patients with renal impairment, heart failure, hypertension, and edema. The use of NSAIDs is contraindicated in persons who have had a hypersensitivity reaction to salicylates or any other NSAID. Asthmatics are at particular risk for these reactions. NSAIDs should be used during pregnancy only if the potential benefit justifies the risk to the fetus.

A significant number of drug interactions are common to most of the NSAIDs. The likelihood of NSAID-induced GI toxicity is increased by concomitant treatment with corticosteroids (long term), other NSAIDs, bisphosphonates, or anticoagulants. Certain NSAIDs can also compete for protein binding sites with warfarin, compounding the risk of GI bleeding if these drugs are coprescribed. Agents that cause thrombocy-topenia (e.g., myelosuppressive antineoplastic drugs) can also increase the likelihood that NSAIDs will cause bleeding. NSAIDs can decrease the clearance of methotrexate, resulting in severe hematological and GI toxicity. This does not appear to be a significant problem with low-dose methotrexate used in the treatment of rheumatoid arthritis; however, higher methotrexate doses used in the treatment of psoriasis or cancer may produce this toxicity. NSAIDs, when used in conjunction with immunosuppressive agents, can mask fever and other signs of infection.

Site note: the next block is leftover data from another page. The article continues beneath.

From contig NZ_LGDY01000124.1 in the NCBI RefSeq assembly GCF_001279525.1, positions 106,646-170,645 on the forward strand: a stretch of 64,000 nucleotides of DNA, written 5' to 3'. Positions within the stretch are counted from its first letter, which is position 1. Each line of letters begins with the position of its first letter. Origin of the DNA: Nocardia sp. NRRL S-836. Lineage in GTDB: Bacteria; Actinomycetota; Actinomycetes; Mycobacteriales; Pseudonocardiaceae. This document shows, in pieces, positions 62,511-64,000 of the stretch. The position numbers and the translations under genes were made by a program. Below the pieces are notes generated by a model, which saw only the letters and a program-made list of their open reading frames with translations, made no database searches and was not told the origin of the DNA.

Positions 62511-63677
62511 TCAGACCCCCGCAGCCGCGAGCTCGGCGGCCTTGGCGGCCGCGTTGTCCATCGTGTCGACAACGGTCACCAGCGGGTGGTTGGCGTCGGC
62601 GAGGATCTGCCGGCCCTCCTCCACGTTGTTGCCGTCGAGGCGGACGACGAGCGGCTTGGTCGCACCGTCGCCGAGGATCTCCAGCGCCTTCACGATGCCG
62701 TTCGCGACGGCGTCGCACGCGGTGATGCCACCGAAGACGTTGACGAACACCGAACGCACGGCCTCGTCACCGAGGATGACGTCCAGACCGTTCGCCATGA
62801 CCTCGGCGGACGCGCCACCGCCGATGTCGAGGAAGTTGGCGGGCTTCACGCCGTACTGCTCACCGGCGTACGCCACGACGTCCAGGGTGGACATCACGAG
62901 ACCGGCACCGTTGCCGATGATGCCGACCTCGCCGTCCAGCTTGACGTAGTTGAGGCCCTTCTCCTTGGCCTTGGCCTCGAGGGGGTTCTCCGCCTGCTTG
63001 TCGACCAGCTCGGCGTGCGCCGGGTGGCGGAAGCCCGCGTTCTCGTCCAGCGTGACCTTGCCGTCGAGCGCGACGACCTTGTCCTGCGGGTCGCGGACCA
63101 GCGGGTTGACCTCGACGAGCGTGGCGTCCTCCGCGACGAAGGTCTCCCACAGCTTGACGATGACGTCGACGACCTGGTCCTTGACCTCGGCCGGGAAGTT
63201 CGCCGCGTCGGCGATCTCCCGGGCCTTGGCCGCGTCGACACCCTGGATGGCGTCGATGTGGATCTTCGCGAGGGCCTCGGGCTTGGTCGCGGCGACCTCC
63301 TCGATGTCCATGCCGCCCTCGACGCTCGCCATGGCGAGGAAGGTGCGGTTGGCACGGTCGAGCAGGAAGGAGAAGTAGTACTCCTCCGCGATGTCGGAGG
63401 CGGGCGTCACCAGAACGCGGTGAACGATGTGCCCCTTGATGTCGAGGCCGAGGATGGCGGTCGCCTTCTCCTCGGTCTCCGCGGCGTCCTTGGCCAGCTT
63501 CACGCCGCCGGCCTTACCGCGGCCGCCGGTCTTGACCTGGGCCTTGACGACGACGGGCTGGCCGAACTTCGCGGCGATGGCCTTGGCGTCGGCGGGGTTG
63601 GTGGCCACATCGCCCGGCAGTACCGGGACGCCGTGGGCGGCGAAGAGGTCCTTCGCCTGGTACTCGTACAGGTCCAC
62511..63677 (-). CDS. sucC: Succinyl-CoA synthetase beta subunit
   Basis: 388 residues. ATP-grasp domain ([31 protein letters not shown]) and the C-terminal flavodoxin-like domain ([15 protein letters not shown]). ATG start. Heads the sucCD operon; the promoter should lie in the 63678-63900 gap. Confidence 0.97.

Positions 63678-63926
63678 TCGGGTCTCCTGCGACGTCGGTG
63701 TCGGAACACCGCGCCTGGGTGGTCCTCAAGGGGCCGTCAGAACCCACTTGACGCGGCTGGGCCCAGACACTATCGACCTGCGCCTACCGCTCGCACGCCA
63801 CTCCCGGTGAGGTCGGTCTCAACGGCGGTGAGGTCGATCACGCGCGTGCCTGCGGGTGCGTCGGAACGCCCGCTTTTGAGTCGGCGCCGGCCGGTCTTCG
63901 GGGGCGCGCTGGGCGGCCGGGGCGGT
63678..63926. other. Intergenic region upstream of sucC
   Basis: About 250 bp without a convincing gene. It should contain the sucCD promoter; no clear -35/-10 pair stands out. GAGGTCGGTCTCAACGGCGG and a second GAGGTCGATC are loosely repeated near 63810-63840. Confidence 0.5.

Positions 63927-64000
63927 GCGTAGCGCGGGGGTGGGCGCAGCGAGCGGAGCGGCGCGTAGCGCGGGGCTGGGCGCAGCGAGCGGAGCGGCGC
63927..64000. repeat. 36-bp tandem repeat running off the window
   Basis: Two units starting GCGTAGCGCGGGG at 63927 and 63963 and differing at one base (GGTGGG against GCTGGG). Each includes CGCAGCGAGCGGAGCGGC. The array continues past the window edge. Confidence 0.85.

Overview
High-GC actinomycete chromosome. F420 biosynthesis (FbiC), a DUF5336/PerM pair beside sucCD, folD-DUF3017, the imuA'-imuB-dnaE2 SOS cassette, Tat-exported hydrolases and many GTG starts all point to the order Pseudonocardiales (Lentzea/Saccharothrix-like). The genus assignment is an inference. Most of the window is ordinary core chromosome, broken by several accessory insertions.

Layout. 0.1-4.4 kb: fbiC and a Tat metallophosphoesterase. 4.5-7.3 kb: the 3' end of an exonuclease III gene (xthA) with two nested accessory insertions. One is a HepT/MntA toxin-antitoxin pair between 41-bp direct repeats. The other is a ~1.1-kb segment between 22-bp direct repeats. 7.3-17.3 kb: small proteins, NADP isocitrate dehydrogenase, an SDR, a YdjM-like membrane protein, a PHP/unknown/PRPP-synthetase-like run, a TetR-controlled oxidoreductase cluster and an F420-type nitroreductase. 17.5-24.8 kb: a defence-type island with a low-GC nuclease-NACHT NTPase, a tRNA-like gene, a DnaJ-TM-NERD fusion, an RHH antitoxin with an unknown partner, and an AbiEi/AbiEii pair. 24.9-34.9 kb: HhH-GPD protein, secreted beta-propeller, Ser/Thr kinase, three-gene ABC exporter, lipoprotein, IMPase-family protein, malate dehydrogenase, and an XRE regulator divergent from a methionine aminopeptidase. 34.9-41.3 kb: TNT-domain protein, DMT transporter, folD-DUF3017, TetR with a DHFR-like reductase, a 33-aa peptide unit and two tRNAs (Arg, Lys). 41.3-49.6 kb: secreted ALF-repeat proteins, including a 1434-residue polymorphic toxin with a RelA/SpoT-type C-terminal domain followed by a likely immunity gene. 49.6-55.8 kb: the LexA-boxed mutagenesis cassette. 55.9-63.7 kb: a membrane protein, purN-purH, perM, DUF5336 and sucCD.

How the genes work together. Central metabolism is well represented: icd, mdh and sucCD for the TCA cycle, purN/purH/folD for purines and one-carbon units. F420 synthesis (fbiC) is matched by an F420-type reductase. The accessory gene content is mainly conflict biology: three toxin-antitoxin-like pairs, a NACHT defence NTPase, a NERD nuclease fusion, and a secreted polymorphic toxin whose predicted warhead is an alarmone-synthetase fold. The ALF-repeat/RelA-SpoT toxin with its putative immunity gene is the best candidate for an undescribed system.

Because NSAIDs decrease prostaglandin synthesis in the kidney, these drugs can increase the nephrotox-

icity of agents such as aminoglycosides, amphotericin B, cidofovir, cisplatin, cyclosporine, foscarnet, ganciclovir, pentamidine, and vancomycin. NSAIDs can decrease the renal excretion of drugs such as lithium. NSAIDs can decrease the effectiveness of antihyper-tensive drugs such as p-blockers and diuretics.The elderly and those with decreased renal function are at particular risk for this interaction. Elevated hepatic enzymes and hepatic toxicity can occur with some drugs.

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